Posted in Events, Personal life

Weathering Storms

Every month, I write a column for our local community magazine, the Hawkesbury Parish News. The copy deadline is the middle of the month prior to the cover date. After having spent much of today in my garden enjoying balmy spring sunshine and spring flowers, it seems odd to recall the stormy weather that had come to seem the norm when I was writing my March column, mid-February, which I’m sharing below.

Image by @valentinmuellerandalanmueller via unsplash.com

With Storm Dennis raging outside my study window, I decided to research the naming of storms. The Met Office started this practice just five years ago to make it easier for the media to talk about storms, and so to raise awareness of the dangers they might bring.

A storm is given a human name if it is likely to trigger an amber or red weather warning for wind, rain or snow. A list of 26 named storms is announced at the start of each year, one for each letter of the alphabet. Their names are picked from suggestions submitted by the general public to represent the nation’s cultural mix – hence the likes of Asian Samir and Gaelic Roisin, alongside the solidly English Ellen. The alphabetical list alternates between male and female names. It’s probably only a matter of time before there’s a gender-neutral Robin or Vivan, but Stormy McStormface is a non-starter.

The appearance of Storm Willow in the 2020 list surprised me. I’d always thought of Willow as a good name for a cat, as in Pussy Willow, and it’s currently #23 in the cat name charts. But it’s now also in the top ten for baby girls born in 2020. Who knew? It’s still not a name I’d associate with a scary storm.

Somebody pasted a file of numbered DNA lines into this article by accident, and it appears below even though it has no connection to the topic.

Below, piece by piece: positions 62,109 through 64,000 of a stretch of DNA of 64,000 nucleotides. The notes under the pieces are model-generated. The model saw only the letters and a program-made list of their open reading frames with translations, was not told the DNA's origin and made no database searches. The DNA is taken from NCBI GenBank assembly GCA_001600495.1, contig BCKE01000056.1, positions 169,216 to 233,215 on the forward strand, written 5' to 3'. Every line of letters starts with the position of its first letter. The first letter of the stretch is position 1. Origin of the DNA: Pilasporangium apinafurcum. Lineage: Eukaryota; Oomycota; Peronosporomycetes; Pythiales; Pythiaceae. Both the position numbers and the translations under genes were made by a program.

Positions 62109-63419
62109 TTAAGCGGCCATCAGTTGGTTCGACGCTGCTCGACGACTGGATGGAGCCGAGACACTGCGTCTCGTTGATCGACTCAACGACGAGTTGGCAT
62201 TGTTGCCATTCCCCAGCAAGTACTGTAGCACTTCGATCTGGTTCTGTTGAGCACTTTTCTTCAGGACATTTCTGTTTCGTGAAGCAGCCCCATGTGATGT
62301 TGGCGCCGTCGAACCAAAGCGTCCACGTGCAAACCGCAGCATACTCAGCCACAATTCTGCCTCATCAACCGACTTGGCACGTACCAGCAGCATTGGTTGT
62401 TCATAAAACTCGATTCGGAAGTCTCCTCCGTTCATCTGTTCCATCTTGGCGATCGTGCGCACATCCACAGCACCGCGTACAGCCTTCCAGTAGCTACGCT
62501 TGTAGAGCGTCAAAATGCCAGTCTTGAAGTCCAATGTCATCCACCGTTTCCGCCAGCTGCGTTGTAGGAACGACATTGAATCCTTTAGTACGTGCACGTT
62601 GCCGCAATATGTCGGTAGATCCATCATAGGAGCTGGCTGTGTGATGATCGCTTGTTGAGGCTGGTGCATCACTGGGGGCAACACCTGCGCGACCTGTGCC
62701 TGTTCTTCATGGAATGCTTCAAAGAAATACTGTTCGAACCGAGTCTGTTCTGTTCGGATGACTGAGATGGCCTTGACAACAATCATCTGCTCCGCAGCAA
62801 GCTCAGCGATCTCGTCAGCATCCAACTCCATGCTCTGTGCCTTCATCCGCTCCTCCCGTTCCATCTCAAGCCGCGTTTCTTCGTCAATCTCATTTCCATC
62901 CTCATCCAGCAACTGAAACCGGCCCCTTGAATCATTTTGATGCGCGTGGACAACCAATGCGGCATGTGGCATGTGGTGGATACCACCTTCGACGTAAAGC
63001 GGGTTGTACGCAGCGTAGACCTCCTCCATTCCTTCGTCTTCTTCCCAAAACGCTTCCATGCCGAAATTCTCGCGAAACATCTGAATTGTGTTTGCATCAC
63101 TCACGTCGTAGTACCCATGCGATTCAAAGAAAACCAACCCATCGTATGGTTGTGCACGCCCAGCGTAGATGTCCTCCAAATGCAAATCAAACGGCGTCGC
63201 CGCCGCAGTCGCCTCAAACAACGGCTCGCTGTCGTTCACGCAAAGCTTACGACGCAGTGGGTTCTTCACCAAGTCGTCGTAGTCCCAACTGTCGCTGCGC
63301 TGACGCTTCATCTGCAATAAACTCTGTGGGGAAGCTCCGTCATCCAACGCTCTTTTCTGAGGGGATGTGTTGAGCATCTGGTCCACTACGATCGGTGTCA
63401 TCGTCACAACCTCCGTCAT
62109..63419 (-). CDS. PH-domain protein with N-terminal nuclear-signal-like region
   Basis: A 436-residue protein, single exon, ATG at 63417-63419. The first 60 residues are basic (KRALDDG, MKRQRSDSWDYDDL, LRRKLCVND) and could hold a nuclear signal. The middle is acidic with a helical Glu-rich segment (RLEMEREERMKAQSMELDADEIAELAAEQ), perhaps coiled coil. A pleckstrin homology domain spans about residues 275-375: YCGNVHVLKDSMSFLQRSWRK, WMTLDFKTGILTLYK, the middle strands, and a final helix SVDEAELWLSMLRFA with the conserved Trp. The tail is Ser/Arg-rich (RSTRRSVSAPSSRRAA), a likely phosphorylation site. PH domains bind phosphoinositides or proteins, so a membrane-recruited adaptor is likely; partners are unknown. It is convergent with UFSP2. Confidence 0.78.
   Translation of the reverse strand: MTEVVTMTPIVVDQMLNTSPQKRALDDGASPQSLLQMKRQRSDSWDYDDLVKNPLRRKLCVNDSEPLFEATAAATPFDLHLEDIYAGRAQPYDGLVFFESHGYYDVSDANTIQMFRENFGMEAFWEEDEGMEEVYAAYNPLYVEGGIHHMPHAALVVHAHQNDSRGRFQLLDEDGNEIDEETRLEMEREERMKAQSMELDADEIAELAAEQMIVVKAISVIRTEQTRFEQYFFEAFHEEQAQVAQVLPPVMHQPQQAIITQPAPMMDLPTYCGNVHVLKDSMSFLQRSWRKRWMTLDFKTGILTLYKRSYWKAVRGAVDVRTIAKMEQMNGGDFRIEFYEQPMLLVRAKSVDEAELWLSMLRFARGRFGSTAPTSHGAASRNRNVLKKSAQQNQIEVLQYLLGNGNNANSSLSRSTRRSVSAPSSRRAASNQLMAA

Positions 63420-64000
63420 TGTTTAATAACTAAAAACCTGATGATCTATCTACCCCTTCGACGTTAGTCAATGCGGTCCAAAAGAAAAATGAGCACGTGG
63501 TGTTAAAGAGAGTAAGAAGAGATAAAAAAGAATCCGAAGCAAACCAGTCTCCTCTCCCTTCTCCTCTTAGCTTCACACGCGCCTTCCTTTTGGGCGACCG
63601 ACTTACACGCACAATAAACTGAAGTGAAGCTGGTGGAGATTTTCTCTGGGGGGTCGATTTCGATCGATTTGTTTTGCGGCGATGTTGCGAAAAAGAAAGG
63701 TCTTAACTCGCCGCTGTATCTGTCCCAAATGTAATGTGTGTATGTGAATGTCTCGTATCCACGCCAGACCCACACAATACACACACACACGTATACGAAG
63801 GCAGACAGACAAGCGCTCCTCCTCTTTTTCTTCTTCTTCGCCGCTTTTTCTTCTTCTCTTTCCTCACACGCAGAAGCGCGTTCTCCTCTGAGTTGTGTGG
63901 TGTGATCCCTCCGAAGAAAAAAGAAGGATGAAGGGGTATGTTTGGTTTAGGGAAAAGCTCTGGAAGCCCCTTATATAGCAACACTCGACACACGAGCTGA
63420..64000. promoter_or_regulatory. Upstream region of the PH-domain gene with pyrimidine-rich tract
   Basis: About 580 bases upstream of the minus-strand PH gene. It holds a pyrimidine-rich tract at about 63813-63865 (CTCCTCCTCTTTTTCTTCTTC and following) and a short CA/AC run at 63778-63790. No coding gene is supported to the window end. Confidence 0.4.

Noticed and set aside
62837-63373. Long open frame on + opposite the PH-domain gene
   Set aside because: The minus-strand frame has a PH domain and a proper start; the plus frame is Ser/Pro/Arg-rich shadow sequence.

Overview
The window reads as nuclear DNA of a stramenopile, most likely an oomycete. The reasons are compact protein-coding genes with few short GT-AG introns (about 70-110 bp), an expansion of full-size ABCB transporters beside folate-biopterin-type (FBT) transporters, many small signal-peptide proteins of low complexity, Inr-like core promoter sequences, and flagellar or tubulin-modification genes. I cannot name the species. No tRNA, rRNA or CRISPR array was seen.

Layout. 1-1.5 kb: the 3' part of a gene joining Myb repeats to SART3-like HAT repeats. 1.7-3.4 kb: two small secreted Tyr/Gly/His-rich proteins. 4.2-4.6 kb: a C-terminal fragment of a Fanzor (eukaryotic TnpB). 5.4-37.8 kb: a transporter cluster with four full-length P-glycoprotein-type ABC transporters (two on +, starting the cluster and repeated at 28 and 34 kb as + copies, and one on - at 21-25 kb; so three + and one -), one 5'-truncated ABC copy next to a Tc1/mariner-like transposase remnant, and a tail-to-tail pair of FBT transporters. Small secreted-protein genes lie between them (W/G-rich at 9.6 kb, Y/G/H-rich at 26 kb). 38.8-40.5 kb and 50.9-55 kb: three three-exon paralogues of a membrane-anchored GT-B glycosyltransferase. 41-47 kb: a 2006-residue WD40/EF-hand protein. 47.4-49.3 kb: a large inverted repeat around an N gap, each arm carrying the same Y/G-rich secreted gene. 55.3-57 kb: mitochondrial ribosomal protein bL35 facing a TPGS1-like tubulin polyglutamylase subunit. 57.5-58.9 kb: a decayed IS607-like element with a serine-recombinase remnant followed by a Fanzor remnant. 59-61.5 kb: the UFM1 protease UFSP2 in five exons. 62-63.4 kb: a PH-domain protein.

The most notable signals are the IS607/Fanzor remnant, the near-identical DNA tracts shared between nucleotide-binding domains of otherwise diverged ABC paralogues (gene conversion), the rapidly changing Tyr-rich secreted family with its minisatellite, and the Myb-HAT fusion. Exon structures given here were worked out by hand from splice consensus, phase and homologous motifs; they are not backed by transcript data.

But then nor is Dennis, even though psychologists claim that unconscious bias makes us most fear storms with male names. The name Dennis makes me picture a genial old man sitting by the fire with pipe and slippers doing the newspaper crossword. The trees in my garden currently being buffeted about by Storm Dennis beg to differ.

Casting my eye down the list of names for the rest of 2020, there is one that leaps out as easily the most ominous. I can’t help wondering whether the Met Office really thought this particular choice through. In the meantime, look out for Storm Noah, folks – and better start building that ark…

image of double rainbow over landscape
Image by @plasticmind via unsplash.com

Cover of All Part of the Charm
Available as an ebook and in paperback

If you enjoy reading my entries for the Hawkesbury Parish News, you may like to know I have published a collection of my columns from the 2010-2015 issues as an ebook and paperback. 

Click here to buy the ebook on the ereader of your choice.

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Author:

English author of warm, witty novels including the popular Sophie Sayers Village Mysteries and the Staffroom at St Bride's School series, both set in the Cotswolds. Founder and director of the Hawkesbury Upton Literature Festival. UK Ambassador for the Alliance of Independent Authors and for the children's reading charity, Read for Good. Public speaker for the Type 1 Diabetes charity JDRF.

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